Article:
However, Labour say they overall they are lower than wages and that Conservative are out of touch with reality with further cuts are pushing people into poverty.
Work and Pensions Secretary Iain Duncan Smith has said that the increases have cost £6.3bn since the start of the recession, and he says these figures prove that raising benefits with inflation is unfair on tax payers.
The Government wants to cap most working-age benefits and tax credits, including child benefits, housing benefits and universal credit, and stop them from rising with inflation, to which Labour opposes.
Critics say this cut to the budget will hit working families who are struggling on low wages the hardest, and increase homelessness and hunger.
Mr Duncan Smith said:
Working people across the country have been tightening their belts after years of pay restraint while at the same watching benefits increase. That is not fair.
The welfare state under Labour effectively trapped thousands of families into dependency as it made no sense to give up the certainty of a benefit payment in order to go back to work.
This government is restoring fairness to the system and Universal Credit will ensure it always pays to be in work.
However, Labour has produced its own analysis claiming that Jobseeker’s Allowance (JSA) has risen less than wages in the past decade. The shadow work and pensions secretary Liam Byrne said longer-term figures showed JSA had risen by 32% since 2002/3 while average earnings rose 36% over that time.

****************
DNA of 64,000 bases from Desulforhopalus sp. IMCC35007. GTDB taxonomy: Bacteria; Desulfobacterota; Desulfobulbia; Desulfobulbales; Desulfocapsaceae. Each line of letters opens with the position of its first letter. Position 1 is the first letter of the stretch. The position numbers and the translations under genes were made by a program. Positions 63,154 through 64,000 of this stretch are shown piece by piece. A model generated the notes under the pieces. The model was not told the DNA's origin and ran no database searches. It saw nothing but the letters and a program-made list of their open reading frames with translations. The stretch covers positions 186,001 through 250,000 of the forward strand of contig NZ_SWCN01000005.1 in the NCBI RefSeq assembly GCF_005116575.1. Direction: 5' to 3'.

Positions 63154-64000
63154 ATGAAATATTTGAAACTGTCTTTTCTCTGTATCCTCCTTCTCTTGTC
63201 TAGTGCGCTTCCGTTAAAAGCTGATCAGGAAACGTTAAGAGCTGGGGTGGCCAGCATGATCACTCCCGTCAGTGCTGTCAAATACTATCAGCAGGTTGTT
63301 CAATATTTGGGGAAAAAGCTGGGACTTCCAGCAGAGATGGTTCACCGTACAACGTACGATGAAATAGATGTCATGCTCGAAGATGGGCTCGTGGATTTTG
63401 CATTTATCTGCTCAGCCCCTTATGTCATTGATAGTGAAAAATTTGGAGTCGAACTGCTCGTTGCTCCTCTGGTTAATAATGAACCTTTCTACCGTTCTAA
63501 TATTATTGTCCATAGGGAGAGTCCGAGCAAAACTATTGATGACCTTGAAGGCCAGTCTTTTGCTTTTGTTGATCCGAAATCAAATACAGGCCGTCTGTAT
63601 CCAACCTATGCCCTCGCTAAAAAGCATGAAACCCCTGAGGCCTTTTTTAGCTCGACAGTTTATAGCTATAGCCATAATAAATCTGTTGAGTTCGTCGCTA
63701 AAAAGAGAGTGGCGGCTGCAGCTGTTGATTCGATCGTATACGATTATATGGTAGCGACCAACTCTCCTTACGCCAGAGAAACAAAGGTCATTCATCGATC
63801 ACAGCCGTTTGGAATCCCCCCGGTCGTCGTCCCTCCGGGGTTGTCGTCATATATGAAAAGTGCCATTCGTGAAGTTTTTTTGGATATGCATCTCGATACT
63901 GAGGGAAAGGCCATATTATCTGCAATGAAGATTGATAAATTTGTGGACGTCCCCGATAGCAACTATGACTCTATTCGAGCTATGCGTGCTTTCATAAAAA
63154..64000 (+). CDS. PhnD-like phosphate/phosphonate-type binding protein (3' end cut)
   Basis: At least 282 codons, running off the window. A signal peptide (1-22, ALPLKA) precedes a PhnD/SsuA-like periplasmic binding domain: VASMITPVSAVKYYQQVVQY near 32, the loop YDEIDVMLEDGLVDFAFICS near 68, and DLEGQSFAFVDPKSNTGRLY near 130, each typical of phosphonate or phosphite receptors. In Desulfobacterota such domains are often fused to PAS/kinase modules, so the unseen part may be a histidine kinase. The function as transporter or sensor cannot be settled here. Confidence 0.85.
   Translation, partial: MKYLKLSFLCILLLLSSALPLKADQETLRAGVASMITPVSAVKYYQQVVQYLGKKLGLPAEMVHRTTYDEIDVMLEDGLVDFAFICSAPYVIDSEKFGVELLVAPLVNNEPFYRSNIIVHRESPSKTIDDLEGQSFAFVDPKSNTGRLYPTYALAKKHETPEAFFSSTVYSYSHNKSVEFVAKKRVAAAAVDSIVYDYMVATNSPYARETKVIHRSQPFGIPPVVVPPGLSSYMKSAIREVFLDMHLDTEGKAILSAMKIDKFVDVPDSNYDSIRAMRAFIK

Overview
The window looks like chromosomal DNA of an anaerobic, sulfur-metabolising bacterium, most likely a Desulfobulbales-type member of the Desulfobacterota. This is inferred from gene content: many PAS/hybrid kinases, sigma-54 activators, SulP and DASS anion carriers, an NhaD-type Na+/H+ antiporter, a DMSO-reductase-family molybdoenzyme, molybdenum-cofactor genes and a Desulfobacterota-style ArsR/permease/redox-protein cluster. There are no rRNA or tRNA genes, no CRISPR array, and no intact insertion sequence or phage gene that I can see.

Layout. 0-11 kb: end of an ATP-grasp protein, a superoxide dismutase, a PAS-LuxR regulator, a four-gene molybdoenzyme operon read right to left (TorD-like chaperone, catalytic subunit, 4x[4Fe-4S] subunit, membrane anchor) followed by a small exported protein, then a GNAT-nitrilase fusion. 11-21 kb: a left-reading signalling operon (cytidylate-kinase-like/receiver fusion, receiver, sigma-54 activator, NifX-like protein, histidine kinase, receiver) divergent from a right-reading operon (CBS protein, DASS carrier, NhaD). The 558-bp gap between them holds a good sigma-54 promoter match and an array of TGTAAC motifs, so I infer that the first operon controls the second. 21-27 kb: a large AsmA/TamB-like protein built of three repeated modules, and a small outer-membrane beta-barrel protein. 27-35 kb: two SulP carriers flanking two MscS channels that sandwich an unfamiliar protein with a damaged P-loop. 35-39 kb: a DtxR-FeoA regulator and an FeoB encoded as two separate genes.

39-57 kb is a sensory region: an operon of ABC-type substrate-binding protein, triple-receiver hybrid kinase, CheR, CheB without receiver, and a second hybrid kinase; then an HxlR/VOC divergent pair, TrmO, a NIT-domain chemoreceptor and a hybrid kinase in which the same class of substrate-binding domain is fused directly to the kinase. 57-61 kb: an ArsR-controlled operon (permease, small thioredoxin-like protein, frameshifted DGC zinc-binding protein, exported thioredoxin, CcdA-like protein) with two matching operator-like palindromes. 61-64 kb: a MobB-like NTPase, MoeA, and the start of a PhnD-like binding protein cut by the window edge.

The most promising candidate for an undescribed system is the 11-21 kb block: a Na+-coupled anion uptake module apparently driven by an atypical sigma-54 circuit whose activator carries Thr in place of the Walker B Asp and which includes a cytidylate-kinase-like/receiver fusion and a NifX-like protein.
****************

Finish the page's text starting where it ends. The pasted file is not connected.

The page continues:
Liam Byrne said:
Iain Duncan Smith has given the green light to a £14bn cut to tax credits that’s pushing millions of working families into poverty and now means thousands of part-time workers are better off on benefits.
Now he wants to hit working families again with his strivers tax bill. Yet this omnishambles government thinks its right to give an average £107,000 tax cut for 8,000 millionaires.
This Tory-led government is comprehensively out of touch with the reality of Britain’s working families.
On Monday the work and pensions secretary released figures claiming fraud and error in the tax-credit system had cost taxpayers £10bn under Labour.
Critics have challenged many of the facts produced by the government, saying they exaggerate problems such as fraud and the number of large families who depend on benefits. Channel 4’s FactCheck blog have questioned Iain Duncan Smith’s claim and said figures from HM Revenue & Customs showed fraud accounted for just 0.7% of all tax credits paid out by Labour from its introduction in 2004 to 2010.
Introduction The National Statement of Expectations for Supported Housing (NSE) was finally published on 20 October 2020, five years after the 2015 Comprehensive Spending Review suggested regulatory and oversight changes were needed, although in 2018 the government >>>
Responding to the DWP Consultation: Housing Benefit Reform - Supported Housing
"I thought this briefing was very good and very useful. The presentation was clear, well argued and I always find Michael gives me food for thought even if I don't agree with everything he says. I really like the way he facilitates a discussion in the room and I learn as much from other participants as I do from the presenter which is always good. Right length, right tone."
R.P. - Richmond Fellowship